Into the Sudan: Weekend History Post
Armies of God, by Dominic Green, is an history of the clash between Islam and Christianity, Empire and Ummah that begins and ends in the Sudan. The cast of characters at the story's beginning is familiar to anyone with a passing interest in the 19th century: the Khedive of Egypt, the Mahdi, Charles "Chinese Gordon", Gladstone and Herbert Kitchener. The scenes at its ending will be more familiar: Darfur, the Sudan and Osama Bin Laden. Green's account is fascinating because it shows with very little effort or artifice how much of today's War on Terror covers old ground.
It begins with a civilization in crisis. The Ottoman Empire at the close of the 19th century is rotting from its own corruption and backwardness. With it molders the Islamic world. The Sultan in Istanbul presides over a motley of subjects, rule over whom is parceled out according to court intrigue and the highest bidder. The crown jewel of the Ottoman Empire is Egypt, nominally ruled by a vassal, but actually governed by whoever is in possession. Like the Saudi Arabia of today which is cursed and blessed by an accident of geology, Egypt in the late 19th century is the prisoner of its strategic geography. Ferdinand de Lesseps, backed by the French Government, has built the Suez Canal, "making Africa an Island", in the grand phrase of the time and connecting the Mediterranean with the Red Sea.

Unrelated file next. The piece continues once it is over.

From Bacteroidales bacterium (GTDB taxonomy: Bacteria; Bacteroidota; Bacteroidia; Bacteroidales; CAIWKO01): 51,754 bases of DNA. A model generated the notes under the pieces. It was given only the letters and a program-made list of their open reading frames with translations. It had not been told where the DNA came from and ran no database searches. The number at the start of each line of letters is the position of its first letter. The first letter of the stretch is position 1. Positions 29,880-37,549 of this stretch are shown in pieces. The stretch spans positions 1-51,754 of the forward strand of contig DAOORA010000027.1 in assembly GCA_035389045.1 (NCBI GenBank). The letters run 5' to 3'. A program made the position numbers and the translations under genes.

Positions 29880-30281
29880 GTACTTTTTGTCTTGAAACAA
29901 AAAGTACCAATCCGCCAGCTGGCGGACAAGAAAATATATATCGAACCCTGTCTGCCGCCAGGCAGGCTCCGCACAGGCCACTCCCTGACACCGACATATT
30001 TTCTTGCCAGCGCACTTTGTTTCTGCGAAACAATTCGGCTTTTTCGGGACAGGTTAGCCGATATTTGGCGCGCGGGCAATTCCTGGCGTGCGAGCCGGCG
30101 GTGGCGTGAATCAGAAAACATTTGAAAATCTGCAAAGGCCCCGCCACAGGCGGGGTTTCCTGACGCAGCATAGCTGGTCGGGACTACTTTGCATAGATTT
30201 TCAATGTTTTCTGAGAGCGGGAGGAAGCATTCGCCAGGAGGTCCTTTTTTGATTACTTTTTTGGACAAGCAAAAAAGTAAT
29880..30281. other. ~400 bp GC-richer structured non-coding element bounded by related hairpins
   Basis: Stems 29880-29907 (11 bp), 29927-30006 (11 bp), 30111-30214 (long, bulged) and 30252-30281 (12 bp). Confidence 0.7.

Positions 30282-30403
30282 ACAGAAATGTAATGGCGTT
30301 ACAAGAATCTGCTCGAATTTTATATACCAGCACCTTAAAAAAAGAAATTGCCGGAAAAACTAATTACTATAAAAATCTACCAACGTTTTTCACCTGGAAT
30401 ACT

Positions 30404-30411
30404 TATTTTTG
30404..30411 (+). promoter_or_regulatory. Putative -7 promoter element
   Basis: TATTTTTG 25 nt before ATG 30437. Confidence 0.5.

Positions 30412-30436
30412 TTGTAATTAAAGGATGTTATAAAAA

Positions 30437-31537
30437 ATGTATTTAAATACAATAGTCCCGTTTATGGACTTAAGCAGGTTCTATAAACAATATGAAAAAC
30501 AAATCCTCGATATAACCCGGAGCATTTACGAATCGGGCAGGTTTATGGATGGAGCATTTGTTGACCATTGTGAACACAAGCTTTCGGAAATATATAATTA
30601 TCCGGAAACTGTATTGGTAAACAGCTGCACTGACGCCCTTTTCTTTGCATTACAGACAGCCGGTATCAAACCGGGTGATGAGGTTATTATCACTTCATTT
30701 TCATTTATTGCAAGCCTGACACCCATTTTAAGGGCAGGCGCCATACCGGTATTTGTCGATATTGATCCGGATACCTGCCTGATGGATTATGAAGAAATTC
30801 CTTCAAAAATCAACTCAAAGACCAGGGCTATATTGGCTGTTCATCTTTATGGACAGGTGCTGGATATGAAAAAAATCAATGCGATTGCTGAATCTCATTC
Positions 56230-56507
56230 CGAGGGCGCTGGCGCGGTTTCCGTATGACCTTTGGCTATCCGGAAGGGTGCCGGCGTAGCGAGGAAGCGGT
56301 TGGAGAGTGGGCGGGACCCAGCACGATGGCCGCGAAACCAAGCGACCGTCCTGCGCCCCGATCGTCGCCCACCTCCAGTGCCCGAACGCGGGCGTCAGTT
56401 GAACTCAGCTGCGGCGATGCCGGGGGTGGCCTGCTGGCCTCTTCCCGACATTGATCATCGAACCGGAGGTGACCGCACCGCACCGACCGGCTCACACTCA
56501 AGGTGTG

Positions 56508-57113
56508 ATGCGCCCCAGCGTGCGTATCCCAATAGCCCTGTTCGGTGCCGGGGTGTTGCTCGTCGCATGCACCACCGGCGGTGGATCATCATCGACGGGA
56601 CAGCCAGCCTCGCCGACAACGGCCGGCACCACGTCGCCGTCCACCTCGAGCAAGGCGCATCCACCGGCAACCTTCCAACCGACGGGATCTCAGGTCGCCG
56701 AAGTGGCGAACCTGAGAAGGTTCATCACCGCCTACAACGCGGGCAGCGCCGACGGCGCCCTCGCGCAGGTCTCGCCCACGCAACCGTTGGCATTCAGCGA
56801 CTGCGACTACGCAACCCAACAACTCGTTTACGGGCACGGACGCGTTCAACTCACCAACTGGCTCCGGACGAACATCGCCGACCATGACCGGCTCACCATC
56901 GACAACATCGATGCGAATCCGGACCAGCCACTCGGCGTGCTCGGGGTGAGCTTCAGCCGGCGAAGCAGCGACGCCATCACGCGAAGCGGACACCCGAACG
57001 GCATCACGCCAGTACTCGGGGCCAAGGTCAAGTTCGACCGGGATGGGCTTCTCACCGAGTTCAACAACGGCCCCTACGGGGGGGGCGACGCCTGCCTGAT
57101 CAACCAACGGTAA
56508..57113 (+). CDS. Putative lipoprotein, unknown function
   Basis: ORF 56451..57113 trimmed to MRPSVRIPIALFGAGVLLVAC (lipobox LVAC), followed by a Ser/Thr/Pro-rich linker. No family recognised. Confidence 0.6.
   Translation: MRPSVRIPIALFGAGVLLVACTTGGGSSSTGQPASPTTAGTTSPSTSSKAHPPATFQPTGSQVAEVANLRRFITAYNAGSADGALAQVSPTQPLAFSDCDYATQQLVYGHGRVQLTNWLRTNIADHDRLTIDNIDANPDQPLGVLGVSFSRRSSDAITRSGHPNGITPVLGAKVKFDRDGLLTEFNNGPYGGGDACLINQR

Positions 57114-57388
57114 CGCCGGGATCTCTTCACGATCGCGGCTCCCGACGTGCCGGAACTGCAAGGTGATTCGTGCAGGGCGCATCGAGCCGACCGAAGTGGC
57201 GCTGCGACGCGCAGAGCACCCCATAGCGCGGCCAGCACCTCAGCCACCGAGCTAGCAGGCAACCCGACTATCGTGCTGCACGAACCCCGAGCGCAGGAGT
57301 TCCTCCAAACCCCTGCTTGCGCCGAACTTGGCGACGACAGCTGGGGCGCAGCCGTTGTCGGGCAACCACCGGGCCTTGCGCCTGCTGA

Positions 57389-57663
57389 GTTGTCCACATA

Looking on with an initial skepticism and later with mounting alarm is Britain, which slowly grasps that the Canal has shortened the passage to its Indian Empire by 4,000 miles. It is a strategic revolution whose import they are late to understand. But once understood, the Canal will be the beginning of a piece of string which will pull the British lion first into Egypt then up the Nile and into the Sudan. It is Ismael, Khedive of Egypt's wasteful kleptocracy that draws Britain in. Having reduced Egypt to bankruptcy and near rebellion by profligate spending and unbridled corruption, the Khedive sells his shares in the Suez Canal to Britain. Britain suddenly acquires a controlling share in the Canal and a new and more economical lifeline to its eastern empire. It acquires enemies in Europe, too. At a stroke France finds its must share Egypt, which it fancied its own, with the more powerful British empire. Not for the first time is European politics upset by the scramble for Africa.